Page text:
is, the more effective the facing is. Therefore, the tensile strength has
marginal importance in the mesh choice, because the tensile stresses acting
on the mesh are almost always 3 times lower than the nominal tensile
strength of the mesh.
With flexible structural facing, the nails could have difficulty cooperating
with each other in consolidation of the surface, which depends on mutual
interlocking of the blocks near the nails; that is why nail spacing should
never exceed 3.0 m, because with larger spacing, each anchor is working
independently of the other.
Figure 5 Insitu test on a net installed in real conditions, (Pont Boset Facility
test). A stiffer mesh can be obtained by inserting cables in the netting.
THE SIMPLIFIED DIMENSIONING APPROCH OF MARCRO 1
The design of secured drapery is not at all easy because of numerous
variables, including topography, rock mass properties, joint geometry and
properties, mesh type and related restraint conditions. Often the solution to the
problem may require complex numerical modeling which is not practical for every
project, especially if the design is aimed at interventions of modest size and scope.
Because of that, at the present, limit equilibrium models are the preferable design
method; they can be simplified by estimating the rock mass displacement. Taking
this into consideration and incorporating field experience, Officine Maccaferri has
developed MacRo1, a limit equilibrium approach for the design of secured drapery.
The procedure is quite rough, but it is sufficient when considering the low accuracy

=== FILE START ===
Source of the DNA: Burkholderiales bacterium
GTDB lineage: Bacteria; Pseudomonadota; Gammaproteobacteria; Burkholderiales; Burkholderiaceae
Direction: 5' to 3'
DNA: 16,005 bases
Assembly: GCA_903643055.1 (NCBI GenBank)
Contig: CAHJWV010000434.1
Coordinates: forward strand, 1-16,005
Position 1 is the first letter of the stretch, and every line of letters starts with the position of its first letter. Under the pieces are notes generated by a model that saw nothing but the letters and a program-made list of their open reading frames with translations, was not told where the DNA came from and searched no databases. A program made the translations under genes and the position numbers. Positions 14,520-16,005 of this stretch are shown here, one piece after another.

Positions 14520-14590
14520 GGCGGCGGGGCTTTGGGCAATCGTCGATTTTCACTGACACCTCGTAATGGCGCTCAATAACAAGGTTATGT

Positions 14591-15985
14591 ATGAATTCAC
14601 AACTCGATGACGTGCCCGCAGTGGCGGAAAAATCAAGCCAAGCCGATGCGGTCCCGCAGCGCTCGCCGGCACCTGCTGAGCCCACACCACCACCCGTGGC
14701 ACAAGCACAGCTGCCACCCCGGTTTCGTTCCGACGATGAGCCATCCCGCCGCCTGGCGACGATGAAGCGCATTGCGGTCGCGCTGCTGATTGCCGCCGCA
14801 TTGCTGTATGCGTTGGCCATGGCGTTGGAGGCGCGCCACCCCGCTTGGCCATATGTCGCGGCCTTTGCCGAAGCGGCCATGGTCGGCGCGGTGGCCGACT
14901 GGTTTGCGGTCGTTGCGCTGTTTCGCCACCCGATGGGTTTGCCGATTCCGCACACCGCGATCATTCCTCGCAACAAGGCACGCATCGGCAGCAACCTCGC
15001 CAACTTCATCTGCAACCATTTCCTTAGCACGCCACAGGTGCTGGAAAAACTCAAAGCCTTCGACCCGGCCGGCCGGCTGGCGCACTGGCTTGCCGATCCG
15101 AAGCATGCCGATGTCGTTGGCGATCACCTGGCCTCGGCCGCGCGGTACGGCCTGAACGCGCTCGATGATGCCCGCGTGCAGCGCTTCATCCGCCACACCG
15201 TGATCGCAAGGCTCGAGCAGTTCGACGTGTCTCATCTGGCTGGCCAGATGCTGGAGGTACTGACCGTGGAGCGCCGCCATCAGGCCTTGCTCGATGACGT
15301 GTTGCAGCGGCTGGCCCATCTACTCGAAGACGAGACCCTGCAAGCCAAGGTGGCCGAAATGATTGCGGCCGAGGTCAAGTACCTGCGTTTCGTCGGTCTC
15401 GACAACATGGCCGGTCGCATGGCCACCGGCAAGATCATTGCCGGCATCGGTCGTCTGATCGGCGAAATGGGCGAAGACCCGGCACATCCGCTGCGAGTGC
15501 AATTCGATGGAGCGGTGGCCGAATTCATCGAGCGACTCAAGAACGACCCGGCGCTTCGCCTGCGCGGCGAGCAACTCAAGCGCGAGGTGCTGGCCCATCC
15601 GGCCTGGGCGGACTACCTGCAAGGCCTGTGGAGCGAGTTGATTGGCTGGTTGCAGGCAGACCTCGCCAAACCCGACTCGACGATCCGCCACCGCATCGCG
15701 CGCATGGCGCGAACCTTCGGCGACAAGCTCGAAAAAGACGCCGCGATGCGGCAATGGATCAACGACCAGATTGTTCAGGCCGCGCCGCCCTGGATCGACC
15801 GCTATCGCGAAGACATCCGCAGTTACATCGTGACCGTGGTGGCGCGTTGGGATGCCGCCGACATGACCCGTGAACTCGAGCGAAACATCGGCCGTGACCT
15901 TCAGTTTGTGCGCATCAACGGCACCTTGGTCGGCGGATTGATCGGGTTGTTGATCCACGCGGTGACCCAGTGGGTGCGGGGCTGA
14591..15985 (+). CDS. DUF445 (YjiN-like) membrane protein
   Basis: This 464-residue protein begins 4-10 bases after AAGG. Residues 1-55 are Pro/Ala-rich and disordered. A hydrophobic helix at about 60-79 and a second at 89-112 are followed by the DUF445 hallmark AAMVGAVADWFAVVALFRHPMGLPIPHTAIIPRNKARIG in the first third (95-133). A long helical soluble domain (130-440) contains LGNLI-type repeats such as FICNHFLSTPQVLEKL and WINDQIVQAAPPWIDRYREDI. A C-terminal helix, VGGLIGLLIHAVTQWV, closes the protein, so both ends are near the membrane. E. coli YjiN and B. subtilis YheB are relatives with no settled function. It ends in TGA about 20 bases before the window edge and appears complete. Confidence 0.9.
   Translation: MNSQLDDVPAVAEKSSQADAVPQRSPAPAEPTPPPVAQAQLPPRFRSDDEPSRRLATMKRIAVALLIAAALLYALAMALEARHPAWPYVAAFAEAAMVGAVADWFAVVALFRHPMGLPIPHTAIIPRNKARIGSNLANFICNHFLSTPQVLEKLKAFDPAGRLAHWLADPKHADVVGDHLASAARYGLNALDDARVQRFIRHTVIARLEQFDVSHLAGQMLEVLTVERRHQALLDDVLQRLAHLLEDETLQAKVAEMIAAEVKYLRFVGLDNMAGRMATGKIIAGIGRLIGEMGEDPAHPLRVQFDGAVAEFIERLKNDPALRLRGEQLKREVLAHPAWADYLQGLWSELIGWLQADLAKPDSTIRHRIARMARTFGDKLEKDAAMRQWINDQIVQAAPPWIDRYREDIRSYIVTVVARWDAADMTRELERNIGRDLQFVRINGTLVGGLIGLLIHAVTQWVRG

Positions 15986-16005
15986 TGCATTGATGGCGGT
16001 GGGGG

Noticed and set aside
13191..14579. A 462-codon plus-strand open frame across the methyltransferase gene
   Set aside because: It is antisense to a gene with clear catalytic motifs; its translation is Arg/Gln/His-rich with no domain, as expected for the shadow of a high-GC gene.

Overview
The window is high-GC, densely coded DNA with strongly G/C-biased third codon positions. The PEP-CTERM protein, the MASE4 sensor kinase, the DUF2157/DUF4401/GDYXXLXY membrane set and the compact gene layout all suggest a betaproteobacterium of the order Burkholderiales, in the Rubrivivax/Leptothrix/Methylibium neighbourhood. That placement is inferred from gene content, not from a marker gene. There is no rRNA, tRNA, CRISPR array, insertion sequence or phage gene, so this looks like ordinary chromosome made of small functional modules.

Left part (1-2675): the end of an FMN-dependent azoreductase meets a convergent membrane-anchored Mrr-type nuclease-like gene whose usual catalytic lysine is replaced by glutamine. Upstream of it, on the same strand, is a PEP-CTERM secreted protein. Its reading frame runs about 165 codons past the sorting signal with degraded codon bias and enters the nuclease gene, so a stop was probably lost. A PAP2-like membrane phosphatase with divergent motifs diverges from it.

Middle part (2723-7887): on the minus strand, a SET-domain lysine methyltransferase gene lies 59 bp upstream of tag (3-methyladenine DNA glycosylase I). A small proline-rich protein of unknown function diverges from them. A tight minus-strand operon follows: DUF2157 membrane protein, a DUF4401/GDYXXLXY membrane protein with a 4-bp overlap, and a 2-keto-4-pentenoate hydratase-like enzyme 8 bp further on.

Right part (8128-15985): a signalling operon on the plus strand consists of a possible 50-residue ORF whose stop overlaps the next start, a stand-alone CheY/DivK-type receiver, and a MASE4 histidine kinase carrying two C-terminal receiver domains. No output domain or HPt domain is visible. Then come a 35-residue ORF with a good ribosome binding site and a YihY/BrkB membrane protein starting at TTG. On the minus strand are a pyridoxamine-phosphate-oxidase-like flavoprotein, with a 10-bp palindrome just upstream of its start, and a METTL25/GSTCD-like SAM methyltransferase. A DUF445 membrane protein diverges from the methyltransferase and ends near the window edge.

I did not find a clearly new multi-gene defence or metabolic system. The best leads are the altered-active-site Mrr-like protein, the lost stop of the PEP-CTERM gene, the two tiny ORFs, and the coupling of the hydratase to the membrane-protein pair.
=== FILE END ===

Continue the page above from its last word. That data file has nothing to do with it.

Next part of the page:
level of the input data, the reliability of the results and the speed of the calculations.
NAIL DIMENSIONING
Considering passive behavior, the nail calculation must assume the unstable
portion of the slope lies in condition of limit equilibrium, where the safety factor is
equal to 1.0. Therefore, the resisting forces have the same value of the driving
forces and the following equation is true:
[1]
where
W = weight of the unstable rock mass to be consolidated
= inclination of the slope surface, where the sliding of the unstable rock mass can
occur.
Using the resistance criteria of BartonBandis for the joints, equation [1] can be
rewritten to describe the improved stability condition (Hoek and Brown, 1981):
Wsin c sin tan + R W (sin + c cos )
[2]
assuming
[3]
or
assuming
FDslp = (W sin + c cos ) DW = Sum of the driving forces
and
FSslp = ((W sin ) (1 c)) / RW + R = Sum of stabilizing forces
Equation [3] allows for determining the nail force that consolidates a rock mass in
the limit equilibrium state. It is a conservative equation and is simple to use since